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Buying a Newer vehicle what to look for

Hi i am looking at buying a new van as it seems mine has hit the ceiling, and i need some honest advice on what to look for in a van. I want a van because i have more room, they are fairly mileage friendly, and i can pick my dogs kennel in there easily. I want one that is front wheel drive or all wheel drive, automatic, year 2000 or newer. I was looking at some on the internet, and i saw they have a 2000 Dodge Caravan SE, with those features. What is known about them? Also the Windstars? If anyone knows of any vans that are reliable that would be awesome! Thanks!

Consumer Reports Used Car Buyers’ Guide at the local bookstore will compare and contrast all of them and give you far more information than will fit here.

thank you very much!! I greatly appreciate your impute.

These Caravans are rated pretty poorly by CR. A 10 year old Caravan is not a good gamble. Your best bets are Toyota Sienna or Honda Odyssey (2004 or newer Odyssey due to earlier transmission problems.)

How much are you willing to spend, Miranda? Our recommendations will depend on that. I also suggest that if you can afford it, don’t buy anything more than 5 years old; the newer the better. That will give you more reliable miles. If you really do need to keep the cost down, I suggest looking at a 2003 Olds Silhouette. We have a 2003 Silhouette Premium and it’s been very good to us. Expect to pay around $7000 for the Premium. The Honda Odyssey EX with leather and entertainment center is the equivalent van and it sells for about $10,500. It’s an excellent minivan, but that’s 50% more. And you can consider the extra $3500 as a repair fund. I’ve done that for years and never spent the repair fund on any of the GM cars I’ve owned. The main thing to remember with used cars is to find the one in the best condition and don’t worry too much about the brand. Look for a minivan with complete records with the fluids changed at least as often as the manufacturer recommends. Have a mechanic check it out to see if there are any hidden problems. If there are safety or smog inspections required in your state, have them done before you buy.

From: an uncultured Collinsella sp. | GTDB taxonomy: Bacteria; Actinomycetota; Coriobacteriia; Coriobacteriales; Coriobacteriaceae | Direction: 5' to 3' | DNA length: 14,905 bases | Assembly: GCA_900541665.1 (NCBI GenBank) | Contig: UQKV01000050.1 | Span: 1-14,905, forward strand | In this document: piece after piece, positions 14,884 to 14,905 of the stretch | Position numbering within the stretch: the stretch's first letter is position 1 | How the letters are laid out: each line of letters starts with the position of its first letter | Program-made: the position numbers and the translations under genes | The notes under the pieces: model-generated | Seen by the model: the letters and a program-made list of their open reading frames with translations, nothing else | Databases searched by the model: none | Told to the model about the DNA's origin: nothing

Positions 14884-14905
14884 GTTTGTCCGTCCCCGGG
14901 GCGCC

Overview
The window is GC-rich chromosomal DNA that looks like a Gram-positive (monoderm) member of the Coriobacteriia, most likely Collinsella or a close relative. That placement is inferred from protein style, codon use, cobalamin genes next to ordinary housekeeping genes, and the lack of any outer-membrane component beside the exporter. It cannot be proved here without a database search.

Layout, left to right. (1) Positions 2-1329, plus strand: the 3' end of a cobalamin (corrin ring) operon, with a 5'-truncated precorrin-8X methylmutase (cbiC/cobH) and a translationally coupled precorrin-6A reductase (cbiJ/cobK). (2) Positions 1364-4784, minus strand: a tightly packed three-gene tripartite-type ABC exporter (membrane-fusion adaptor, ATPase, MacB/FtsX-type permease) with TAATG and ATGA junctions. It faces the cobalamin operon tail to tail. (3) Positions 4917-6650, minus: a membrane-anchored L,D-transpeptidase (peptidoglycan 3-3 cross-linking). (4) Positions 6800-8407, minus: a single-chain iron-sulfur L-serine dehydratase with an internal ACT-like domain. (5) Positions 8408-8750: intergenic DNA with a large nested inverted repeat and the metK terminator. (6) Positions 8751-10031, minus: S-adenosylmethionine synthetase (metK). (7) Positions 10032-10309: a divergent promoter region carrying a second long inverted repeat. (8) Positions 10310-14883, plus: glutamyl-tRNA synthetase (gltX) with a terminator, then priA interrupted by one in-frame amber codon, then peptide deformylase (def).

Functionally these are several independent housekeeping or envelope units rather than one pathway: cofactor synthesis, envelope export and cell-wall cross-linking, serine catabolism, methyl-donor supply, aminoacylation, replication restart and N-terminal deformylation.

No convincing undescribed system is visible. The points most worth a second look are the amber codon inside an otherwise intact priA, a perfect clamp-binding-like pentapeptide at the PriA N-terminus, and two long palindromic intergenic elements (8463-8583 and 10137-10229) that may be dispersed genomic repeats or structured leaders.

There’s not a lot of difference in reliability in my opinion but when it comes to buying a used vehicle it’s anybody’s guess as to whether it will hold up well or not.

Regular maintenance and non-abusive driving habits mean the world as far as reliability and that’s something a buyer is seldom aware of.

Well my husband doesn’t want to spend more that 5000, but in my book thats almost impossible! i got my van from my uncle who kept it in very good condition so i KNEW what was going on with it before i got it, and what had been done to it. Where as now its hard to find something thats older and reliable and in good condition. Thank you very much Goldwing for letting me know about the Caravan. Thats the one that my husband wanted to get me because its “cheaper” (hes not car savy at all!) and i told him that i am going to research about the vans before i even consider looking at them. I agree, if you spend a little bit more you aren’t going to have to put as much into as repairs go. I am not exactly sure what smog or safety inspections would be for the state of Minnesota. Thank you all for your helpfulness and jtsanders I’ll look into those vans that you recommended. :slight_smile:

Tell your husband that there is a reason certain brands are cheaper than others.

I recommend Honda. They’re very good and the reliability is top-notch. Yes, they cost more, but that’s because they’re worth more :wink:

BTW, if you tell the dealer you want a van, he’ll show you full-sized vans. You want a minivan.

Once you narrow down the make and model, it behooves you to take any van you are seriously considering putting your money down on to a reputable mechanic for a thourough eval, to include a brake inspection, a compression test, and a charging system test. try to choose a mechanic who does not know the seller, ha ha.

In the $5000 range, you’ll definitely want to spend a couple hundred bucks on a mechanic inspecting the vehicle BEFORE you buy it.